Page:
Arun Bose,

Recent Paintings
April 25 - June 27, 1998
New York

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March 16, 1998, New York - Bose Pacia Modern presents an exhibition of recent paintings by Arun Bose. The Show will run from April 25 through June 27. Press previews will begin on April 13. The gallery is located at 580 Broadway, 2nd Floor, in SoHo. Gallery hours are Tuesday through Saturday from 12-6 p.m. and by appointment. A reception with the artist will be held on Saturday, April 25 from 5-8 p.m. The public is invited.

Unlike language and literature, visual perception is universal and cross cultural. This perception, allows visual art to be understood with an immediacy unparalleled in other forms of art. The art of Arun Bose is non-narrative, non-linguistic and non-interpretive. It is pure visceral, virtuoso, visual impact. It is delivered by a highly trained and gifted hand, guided by an emotive and sensitive eye and contemplated by a precise, immaculate mind. It is undeniable that this mind and its contained memories are in their essence Bengali. Bose derives his principal inspiration from the voice of Bengal, India's poet laureate, Rabindranath Tagore. Indeed, as Bose paints in his New York studio, he is entirely alone with his memories of his India, his Bengal, his Calcutta and of the age-worn, crowded flat where he first learned to paint at 12A Sagar Dutta Lane. Glimpses of that India and that flat can be seen throughout the exhibition. By the early 1960s, 12A Sagar Dutta Lane developed into an influential gathering place for many of the young generation contemporary artists of the Calcutta Group. According to art historian Sundaram Tagore, the Calcutta Group is credited with the introduction of international modernism to the art of 20th Century India.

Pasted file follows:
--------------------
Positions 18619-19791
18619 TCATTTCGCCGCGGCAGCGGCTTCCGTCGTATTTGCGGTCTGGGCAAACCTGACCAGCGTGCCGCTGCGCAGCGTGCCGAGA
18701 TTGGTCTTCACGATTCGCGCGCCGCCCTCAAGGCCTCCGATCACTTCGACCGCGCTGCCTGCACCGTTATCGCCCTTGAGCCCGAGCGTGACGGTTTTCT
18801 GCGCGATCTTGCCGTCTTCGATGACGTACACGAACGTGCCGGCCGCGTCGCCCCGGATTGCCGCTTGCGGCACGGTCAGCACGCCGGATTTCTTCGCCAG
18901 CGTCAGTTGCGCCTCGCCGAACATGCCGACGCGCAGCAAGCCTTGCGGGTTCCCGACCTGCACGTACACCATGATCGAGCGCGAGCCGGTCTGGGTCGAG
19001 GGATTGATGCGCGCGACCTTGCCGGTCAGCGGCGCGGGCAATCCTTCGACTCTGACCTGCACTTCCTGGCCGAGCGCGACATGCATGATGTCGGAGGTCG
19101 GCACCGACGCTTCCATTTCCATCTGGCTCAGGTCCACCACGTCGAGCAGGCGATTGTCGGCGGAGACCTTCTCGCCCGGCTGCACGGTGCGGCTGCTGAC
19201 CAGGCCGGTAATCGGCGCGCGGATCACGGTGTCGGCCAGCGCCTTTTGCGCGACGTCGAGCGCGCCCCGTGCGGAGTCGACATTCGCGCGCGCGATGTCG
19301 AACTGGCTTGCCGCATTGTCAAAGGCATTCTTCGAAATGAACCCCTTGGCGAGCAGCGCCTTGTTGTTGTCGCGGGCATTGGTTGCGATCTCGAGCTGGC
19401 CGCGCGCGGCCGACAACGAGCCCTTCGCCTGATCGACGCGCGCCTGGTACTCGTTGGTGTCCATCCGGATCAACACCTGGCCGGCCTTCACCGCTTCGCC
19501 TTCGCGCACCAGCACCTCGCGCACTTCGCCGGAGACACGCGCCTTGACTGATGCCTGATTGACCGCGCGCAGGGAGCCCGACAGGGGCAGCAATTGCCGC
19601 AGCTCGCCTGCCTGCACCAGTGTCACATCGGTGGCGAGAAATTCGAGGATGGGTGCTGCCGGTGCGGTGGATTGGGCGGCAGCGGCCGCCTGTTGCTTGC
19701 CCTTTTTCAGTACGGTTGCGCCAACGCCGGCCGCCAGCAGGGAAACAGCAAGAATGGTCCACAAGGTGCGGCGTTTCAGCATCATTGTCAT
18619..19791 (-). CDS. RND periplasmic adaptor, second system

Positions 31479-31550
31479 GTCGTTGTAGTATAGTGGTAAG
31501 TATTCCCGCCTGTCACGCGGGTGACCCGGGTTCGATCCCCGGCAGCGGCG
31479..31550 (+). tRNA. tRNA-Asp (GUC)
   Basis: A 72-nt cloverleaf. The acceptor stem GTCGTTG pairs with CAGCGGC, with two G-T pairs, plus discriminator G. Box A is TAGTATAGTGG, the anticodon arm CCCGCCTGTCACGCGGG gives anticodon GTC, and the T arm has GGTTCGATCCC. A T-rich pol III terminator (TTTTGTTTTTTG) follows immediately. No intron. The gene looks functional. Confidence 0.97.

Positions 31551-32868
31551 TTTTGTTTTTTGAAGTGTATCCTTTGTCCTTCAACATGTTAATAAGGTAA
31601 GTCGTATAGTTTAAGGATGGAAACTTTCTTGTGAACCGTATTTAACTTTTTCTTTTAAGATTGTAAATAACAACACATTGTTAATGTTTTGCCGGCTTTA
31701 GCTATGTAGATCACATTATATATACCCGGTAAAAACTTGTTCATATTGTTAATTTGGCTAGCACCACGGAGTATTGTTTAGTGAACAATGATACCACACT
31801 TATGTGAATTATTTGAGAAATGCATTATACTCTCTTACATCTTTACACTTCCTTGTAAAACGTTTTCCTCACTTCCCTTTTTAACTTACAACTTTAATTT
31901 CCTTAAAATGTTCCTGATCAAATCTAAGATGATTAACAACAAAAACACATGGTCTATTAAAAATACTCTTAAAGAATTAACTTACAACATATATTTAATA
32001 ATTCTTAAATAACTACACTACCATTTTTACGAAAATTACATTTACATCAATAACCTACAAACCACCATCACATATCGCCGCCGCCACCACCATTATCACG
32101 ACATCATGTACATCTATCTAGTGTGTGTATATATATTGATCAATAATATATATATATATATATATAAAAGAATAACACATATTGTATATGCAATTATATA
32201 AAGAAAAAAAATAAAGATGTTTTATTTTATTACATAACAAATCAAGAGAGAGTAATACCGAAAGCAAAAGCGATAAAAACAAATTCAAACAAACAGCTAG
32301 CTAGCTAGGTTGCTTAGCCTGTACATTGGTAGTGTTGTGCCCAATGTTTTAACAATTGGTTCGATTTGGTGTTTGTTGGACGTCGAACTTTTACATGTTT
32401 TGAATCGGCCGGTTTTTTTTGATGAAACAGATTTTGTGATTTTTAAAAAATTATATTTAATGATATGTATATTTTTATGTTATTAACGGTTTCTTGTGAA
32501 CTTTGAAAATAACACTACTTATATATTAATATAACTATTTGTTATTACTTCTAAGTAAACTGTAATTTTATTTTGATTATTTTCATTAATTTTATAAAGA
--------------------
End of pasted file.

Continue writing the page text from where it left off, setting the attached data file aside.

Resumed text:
Bose's canvases are meant to create mystery, to invoke the mood of a moment captured: sunlight shining on an open window, shadows of birds perched on a balcony, delicate cracks on a concrete wall, all create that mood. Though his paintings invariably evoke thought and emotion, when he paints, he does not narrate a story. "I only paint what I remember about a moment, what I can visualize in my mind. As I paint, I am driven primarily by color as a bull is driven by red." As discussed by Marilynne S. Mason of The Christian Science Monitor, "Bose's paintings emanate elegance and technical skill while depicting the quiet, serene joy in the visible mysteries of daily life."

Considered one of the most eminent artists of post-Independence India, Arun Bose is now Professor of Fine Art at Lehman College, New York. An early recognition of Bose's talent came in 1962, when he was awarded a French government scholarship to study at the Ecole Nationale Superior des Beaux Arts and to work at the Atelier 17 in Paris under the guidance of Stanley William Hayter. In 1968, Bose arrived in New York under the prestigious John D. Rockefeller III Fellowship and has remained here since. Bose was most recently featured in the 1997 landmark exhibit, "Colours of Independence" at New Delhi's National Gallery of Modern Art, which showcased 50 of post-Independence India's most prominent artists. Bose has had numerous exhibitions worldwide including the III Paris Biennale, the IX Sao Paulo Biennale, the 1989 British Miniature Print International and two solo exhibitions at Weintraub Gallery, New York. His work is included in many important private and public collections.